I used to have an unbelievable collection-concert tapes that strangers would just give to me. When I was playing for the Trailblazers, on game days fans would leave flowers and fruit and muffins and brownies and tapes of concerts on my doorstep. I would take the tapes down and give 'em to the guy who ran the PA. You mean to tell me the Trailblazers got "pumped up' for a game by listening to the Dead?
Oh yes. We were playing "Franklin Tower" and "Bertha" and "The Music Never Stops." You said "used to" have an incredible collection-what happened to it?
My boys. When they were teenagers, they thought [the Dead] was stupid. But as they got a bit older, they were like "Hey Dad, can we get some tickets?" They found out where my closet was and they destroyed everything. And it was O.K., 'cause they were into the music and wearing the T-shirts and enjoying the music. Except one day. I had this particularly memorable tape-Garcia at his finest, all over the place-that I had listened to over and over again. And the boys had rerecorded rap music over this tape. By the time they went off to college I had nothing left. Now, my friends, realizing the plight I'm in, they have re-supplied me with everything I need.What's the crown jewel of the collection that you'll play on the show?
[Last week we played] stuff from the Dead and Dylan rehearsal tapes that have never been released. One of the great things... is that they weren't really rehearsing-they were just learning how to play songs together. They were playing traditional songs that wouldn't make a set list. It's not fluid-they'd start then stop. But it's some of the best music I've ever heard-Hart pounding away on the drums, Bobby on the vocals and the guitar, and Jerry Garcia laying it down. They play "Chimes of Freedom." On Dylan's album, he plays it almost as an acoustic song. This one is a rockin' anthem where they're just screaming on fire. Part of the Grateful Dead scene was drugs. Ever partake?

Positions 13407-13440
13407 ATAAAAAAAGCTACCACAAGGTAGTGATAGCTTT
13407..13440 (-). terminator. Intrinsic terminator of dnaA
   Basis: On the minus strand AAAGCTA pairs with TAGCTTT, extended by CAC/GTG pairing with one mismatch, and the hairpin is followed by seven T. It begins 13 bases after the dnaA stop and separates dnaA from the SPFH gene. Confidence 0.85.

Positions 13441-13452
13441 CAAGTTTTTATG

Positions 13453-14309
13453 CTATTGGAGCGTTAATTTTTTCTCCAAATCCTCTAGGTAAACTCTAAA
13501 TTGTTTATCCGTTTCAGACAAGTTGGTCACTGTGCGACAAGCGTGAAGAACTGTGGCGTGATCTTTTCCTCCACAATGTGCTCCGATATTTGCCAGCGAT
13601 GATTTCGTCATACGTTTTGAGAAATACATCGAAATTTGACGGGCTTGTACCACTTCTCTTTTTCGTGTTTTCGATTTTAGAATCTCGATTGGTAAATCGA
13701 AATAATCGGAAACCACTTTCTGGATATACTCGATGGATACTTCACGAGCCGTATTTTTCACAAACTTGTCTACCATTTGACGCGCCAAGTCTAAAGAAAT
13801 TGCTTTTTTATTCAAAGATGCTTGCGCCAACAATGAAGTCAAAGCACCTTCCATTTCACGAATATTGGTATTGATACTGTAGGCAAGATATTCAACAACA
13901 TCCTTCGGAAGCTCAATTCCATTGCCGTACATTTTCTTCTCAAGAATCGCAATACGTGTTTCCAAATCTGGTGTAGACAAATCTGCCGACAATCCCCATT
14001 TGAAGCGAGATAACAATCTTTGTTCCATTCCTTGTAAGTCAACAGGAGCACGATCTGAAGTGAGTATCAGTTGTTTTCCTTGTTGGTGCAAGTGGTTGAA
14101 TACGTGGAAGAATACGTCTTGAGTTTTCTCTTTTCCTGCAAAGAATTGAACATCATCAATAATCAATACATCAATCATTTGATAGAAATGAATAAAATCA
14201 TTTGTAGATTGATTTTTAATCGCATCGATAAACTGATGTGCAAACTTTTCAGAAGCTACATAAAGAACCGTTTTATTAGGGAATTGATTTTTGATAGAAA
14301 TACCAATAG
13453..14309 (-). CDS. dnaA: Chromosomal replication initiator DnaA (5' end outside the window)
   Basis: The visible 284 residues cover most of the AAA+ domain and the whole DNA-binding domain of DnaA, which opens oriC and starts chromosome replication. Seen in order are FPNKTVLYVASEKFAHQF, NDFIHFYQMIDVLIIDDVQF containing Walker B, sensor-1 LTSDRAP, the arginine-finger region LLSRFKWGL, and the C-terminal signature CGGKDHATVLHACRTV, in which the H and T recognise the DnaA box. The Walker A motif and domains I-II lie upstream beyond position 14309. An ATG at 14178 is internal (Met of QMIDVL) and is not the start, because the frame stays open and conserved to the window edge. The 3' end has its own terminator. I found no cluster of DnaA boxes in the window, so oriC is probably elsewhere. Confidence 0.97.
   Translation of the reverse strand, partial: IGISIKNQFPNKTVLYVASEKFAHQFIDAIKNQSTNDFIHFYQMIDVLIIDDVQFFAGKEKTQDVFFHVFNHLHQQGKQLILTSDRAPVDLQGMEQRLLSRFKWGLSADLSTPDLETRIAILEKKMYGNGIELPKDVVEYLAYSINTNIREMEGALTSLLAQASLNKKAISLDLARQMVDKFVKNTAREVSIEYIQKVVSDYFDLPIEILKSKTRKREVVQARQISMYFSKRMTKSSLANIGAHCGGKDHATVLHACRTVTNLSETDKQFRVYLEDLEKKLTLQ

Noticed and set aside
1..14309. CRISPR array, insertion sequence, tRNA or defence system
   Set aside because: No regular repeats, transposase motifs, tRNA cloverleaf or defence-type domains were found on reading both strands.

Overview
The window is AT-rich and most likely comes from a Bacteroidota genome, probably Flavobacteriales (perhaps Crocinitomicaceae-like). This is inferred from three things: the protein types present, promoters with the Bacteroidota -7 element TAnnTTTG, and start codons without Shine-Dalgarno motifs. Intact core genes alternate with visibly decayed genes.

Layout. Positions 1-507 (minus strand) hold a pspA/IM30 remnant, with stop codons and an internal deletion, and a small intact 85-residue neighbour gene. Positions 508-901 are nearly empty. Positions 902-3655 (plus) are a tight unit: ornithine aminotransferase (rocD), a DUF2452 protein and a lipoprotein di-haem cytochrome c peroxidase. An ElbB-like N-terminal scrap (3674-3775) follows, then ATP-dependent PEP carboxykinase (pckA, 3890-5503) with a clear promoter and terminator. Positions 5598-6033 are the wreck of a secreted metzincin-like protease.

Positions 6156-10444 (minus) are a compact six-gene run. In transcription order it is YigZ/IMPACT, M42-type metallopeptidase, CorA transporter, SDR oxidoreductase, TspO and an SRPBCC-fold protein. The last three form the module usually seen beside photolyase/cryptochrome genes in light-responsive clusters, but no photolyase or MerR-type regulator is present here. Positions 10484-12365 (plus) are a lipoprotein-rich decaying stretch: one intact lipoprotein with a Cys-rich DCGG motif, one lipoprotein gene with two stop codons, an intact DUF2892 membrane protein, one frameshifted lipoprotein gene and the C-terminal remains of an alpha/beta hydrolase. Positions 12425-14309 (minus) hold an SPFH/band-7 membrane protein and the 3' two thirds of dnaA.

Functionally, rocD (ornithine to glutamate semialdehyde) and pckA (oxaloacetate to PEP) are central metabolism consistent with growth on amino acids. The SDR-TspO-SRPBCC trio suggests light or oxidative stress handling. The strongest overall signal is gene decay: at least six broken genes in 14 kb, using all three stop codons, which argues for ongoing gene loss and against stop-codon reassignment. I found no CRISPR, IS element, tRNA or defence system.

Never. Guilt by association. What about those who sold everything and followed the Dead-free spirits or drug culture dropouts?
The people who followed the Grateful Dead are people who loved life and celebrated the great music. Deadheads come from all walks of life, and I am very proud to be a Deadhead. The message of our show is a message of hope and peace. I was part of three of the greatest basketball teams in the history of the game. But to be the inaugural member of the Grateful Dead Hall of Honor was as great a tribute I've ever received. Anyone famous you converted into a Deadhead besides your sons?
I used to take people to the shows a lot, but I prefer to go with just my wife. It's actually nice when people don't want to go because that just leaves more room for us to dance. Concerts are like religious experiences. We go to be healed, inspired, enlightened, and in search of the lighting-bolt flashes of inspiration What else do you do on the show?
We take requests. We spent 36 years standing in the 10th row asking for our favorite song and [laughs] they would totally ignore us. So now, we play what we want to play. We're going to do our best to avoid most of the slow songs. We're playing some Carlos Santana. We got the Dead from Chula Vista in '85 playing "Satisfaction." We tie it all together with the events of the day.We talk a lot about life and moving forward, and a lot of lessons I've learned from my great coaches and artists. Coach [John] Wooden gets mentioned a lot. One of the lessons we learned from Coach Wooden is that things never really end. You just stop doing one thing and you go to do what's next in life. The concert's over, and yeah, it's sad. The tour's over and it's tough and emotional. You gotta turn those tough times into moments of inspiration and go out and make this world a better place. Which is what is frustrating to me bout the new music that is so violent and focuses on the negative aspects of our world, like conspicuous consumption and sexism.
Have you heard Ron Artest's album?
I haven't, but I will take a listen. But I'm not quite sure what kind of music that is. I know what I like-rock 'n' roll music.Any last words?We [ended last] week's show by saying, "Have a Jerry Christmas and a Happy Bob Weir. In this special time of giving it's always best to give your loved ones the gifts they want, not the gifts you want them to have."